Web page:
Ultimate KPI Tree Guide - How to Build Powerful KPI Trees
KPI Tree Basics
What is a KPI Tree?
A KPI Tree is a powerful visualisation method that allows an organisation's objectives to be broken down into more granular outcomes and relevant KPIs (key performance indicators), or metrics, to track those outcomes using a clear hierarchy. KPI Trees also enable you to visualise complex relationships, conflicts and interdependencies within an organisation.
Why use a KPI Tree?
Most strategic objectives are high-level outcomes. It’s very hard to agree with total confidence that you should, for example, measure ‘process moisture content’ as a way of delivering ‘lowest cost per metre production of all manufacturers’ unless you understand precisely how one links to the other. KPI Trees are all about turning strategic objectives into meaningful key performance indicators.
What does a KPI Tree look like?
Here's an example I have developed for training. This one is fully fleshed-out and is for the strategic objective that pretty much everyone can buy-into - 'Be Healthy'
Build a powerful KPI tree in 7 simple steps
KPI Trees are powerful and easy to read, but building them can be a little tricky the first few times you do it. Follow these seven steps for a tried-and-tested approach to build your KPI Trees.
Typical time to draft a KPI Tree: 2 hours
Things you will need
ROKS KPI Tree Method
Watch 'How to Build a KPI Tree' Webinar free now!
A 40 minute session covering...
- What KPI Trees are and when to use them
- Demonstration, building a real-world KPI Tree
- Five tips on getting the most from your KPI Trees
The session will include useful free downloads and some a brilliant offer on my KPI Tree Starter Pack, which includes powerful cheat-sheets and completed KPI tree examples.
What are the benefits of KPI Trees?
Benefit 1 - Sum up a complex situation with just a few indicators
With the KPI Tree you naturally arrange target KPIs into meaningful groups, in a clear hierarchy. Creating high-level summary measures becomes relatively straightforward, as all you need to do is decide on the relative weightings and the arithmetic you use to blend the sub-measures.
Benefit 2 - Help build agreement
Every client I have worked with has featured a dominant character in the group. They can bounce a group into a particular set of measures through a mixture of rational argument and strength of will. Creating a KPI Tree avoids this through a highly collaborative series of sessions. It also gives a tool, clear structure and visible output that anyone can easily challenge and question.
Benefit 3 - Explain the approach
It normally takes two two-hour workshops to get a group up to speed and to successfully create a complex KPI Tree, but it’s possible to get a group to grasp how to read one with about five minutes of explanation. It can also become a powerful way for the executive to explain their strategy in terms that a group can really understand. It shows a depth, coherence and clarity of thought that’s rare when it comes to strategy and measures.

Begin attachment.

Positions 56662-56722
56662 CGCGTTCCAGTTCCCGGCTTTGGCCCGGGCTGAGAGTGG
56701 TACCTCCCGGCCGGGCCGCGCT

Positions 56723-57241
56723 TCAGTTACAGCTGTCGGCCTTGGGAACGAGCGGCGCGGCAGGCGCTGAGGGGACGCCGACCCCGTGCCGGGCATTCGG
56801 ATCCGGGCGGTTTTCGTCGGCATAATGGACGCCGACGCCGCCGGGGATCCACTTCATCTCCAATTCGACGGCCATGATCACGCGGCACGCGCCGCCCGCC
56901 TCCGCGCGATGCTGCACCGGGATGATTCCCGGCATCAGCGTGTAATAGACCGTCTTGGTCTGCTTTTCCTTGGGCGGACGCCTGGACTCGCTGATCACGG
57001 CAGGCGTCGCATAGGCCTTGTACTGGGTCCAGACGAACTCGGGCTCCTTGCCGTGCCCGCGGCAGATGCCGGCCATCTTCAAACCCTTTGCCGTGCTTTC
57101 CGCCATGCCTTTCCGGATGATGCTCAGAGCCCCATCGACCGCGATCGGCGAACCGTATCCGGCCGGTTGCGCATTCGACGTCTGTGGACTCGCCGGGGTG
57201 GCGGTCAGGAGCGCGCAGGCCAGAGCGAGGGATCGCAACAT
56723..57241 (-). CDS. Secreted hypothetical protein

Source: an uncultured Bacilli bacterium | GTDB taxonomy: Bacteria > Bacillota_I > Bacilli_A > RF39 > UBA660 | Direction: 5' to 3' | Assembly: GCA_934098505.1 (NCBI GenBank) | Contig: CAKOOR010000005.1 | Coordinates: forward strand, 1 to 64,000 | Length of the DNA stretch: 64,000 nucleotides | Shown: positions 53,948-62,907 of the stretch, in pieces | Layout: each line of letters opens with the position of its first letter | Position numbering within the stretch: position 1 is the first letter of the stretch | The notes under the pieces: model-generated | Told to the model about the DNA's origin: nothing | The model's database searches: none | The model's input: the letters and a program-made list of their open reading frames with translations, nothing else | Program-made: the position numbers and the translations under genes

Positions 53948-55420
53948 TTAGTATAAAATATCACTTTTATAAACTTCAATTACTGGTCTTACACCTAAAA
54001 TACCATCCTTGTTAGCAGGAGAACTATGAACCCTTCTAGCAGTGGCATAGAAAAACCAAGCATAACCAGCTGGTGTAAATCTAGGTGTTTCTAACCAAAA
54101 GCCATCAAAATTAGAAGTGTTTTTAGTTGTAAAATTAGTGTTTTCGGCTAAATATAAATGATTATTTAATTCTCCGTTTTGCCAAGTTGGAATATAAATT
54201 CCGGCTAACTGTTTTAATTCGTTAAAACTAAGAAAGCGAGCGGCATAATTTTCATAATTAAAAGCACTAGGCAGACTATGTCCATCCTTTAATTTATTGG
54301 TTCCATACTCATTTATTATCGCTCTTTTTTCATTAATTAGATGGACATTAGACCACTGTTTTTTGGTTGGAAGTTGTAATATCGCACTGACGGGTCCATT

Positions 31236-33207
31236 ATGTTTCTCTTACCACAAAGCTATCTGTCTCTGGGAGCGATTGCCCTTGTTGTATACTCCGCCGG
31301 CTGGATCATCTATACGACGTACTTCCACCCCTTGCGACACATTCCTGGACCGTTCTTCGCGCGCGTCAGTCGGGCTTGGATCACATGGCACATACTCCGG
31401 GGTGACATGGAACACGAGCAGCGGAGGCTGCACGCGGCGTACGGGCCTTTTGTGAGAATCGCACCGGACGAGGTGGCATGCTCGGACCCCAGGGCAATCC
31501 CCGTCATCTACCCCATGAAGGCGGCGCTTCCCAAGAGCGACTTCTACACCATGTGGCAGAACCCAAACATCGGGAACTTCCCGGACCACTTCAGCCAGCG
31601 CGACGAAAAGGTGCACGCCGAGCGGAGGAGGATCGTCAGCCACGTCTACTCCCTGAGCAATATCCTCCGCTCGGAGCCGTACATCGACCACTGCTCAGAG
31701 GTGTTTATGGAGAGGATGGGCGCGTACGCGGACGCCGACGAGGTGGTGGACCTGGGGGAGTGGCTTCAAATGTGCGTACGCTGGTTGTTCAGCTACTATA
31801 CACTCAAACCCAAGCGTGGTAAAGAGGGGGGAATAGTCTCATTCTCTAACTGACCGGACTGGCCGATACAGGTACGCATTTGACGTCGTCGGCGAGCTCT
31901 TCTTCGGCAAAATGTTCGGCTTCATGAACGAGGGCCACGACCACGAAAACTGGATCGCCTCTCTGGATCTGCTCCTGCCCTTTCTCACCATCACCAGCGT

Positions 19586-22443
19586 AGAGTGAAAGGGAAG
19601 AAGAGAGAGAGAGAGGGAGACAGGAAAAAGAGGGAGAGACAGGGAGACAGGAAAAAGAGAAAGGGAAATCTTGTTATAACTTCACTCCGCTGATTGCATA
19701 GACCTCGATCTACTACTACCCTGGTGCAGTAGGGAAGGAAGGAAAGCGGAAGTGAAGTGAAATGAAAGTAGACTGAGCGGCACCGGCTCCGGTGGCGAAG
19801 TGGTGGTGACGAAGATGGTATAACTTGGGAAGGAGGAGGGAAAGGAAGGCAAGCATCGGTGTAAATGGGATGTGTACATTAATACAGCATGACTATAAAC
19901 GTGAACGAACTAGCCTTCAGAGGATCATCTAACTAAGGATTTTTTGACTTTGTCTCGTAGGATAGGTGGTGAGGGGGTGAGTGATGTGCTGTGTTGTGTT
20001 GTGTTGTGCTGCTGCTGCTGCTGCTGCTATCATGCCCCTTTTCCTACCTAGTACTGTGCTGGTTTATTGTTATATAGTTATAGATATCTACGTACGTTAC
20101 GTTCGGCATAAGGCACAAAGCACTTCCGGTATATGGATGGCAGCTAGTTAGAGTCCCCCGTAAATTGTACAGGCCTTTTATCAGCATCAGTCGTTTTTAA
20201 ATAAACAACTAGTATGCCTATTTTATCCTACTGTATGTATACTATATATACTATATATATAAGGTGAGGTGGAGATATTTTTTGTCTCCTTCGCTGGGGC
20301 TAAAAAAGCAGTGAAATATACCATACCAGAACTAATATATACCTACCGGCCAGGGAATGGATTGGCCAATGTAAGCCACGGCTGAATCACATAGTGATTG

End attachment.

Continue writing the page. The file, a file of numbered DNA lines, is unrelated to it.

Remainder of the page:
Benefit 4 - Keep in step with changes in strategy
Businesses, markets and executive teams change. It’s absolutely guaranteed that, if you are lucky enough to have a good strategy, it will have to change - possibly very soon. Using the KPI Tree approach means that you can see what impact changes in the strategy will have on measures.
Benefit 5 - Understand how measures interact
You can have too much of a good thing. It’s especially true in the world of measures. Measures can often be driven by mutually exclusive goals. By pushing a ‘good’ measure too far you can unexpectedly have a negative impact on your ultimate strategic objective.
All of these benefits help you choose meaningful and effective KPIs. If you don't use an approach like this then your KPIs are normally selected by the person with the loudest voice or strongest personality.
KPI Tree FAQs
The main challenge with KPI Trees is that they can rapidly generate a very long list of relevant potential performance measures. This is why KPI Trees design process is followed by the Shortlisting step in the ROKS method. The Shortlisting step allows the most important and practical candidate measures to be identified in a structured way.
KPI Trees were invented in 2011 by Bernie Smith. They were first described in KPI Checklists in 2013. They build on the concept of driver trees (from P-M Analysis, part of the Toyota Product System) and the Strategy Maps approach developed by Kaplan and Norton. The KPI Tree approach and notation has been structured to specifically assist in identifying all the KPIs that an organisation should consider, quickly and simply.
Sometimes it is hard to tell whether the specific value of a certain important KPI is good or bad. For example, if 54% of our staff ticked the 'Very happy' box in response to 'How happy are you in your job?', is this a good or bad figure? You could benchmark against other organisations, but that brings in a whole host of other variables.
Alternatively, we can safely say that a score of 40% would be a drop in performance and 65% would represent a significant improvement. This would make this key performance indictor 'directional'. We don't have an absolute reference point, but it can still be useful.
KPI Tree 3 minute explainer video...
KPI Tree examples
Profit - KPI Tree Branch
Here's an example of it all being put together. It's the 'profit branch' from a Financial KPI Tree I built for my latest book. Signup using the form below if you would like the full tree sending to you by email as a PDF. The downloadable version includes 'solvency' branch too.
Where can you use KPI Trees?
The only requirement for a KPI Tree is that you can clearly state the outcome you want - so what you want to happen. That makes the KPI Tree approach hugely powerful and flexible. You can use them to design KPIs for everything from product management through to innovation and entrepreneurship. Head to our KPI Tree store for inspiration and helpful pre-built packs.
Here's a useful checklist for the process of creating a KPI Tree...
KPI Tree Checklist 1- Preparation checklist
- Become fully familiar with the strategy of your organisation.
- Become fully familiar with the strategic objectives of your organisation.
- Double-check those strategic objectives with all engaged senior stakeholders - if there are differences then they must be ironed out before the sessions.
- Check that there are between two and seven strategic objectives - if there are more than this, it is likely that lower-level tactical objectives are in the mix.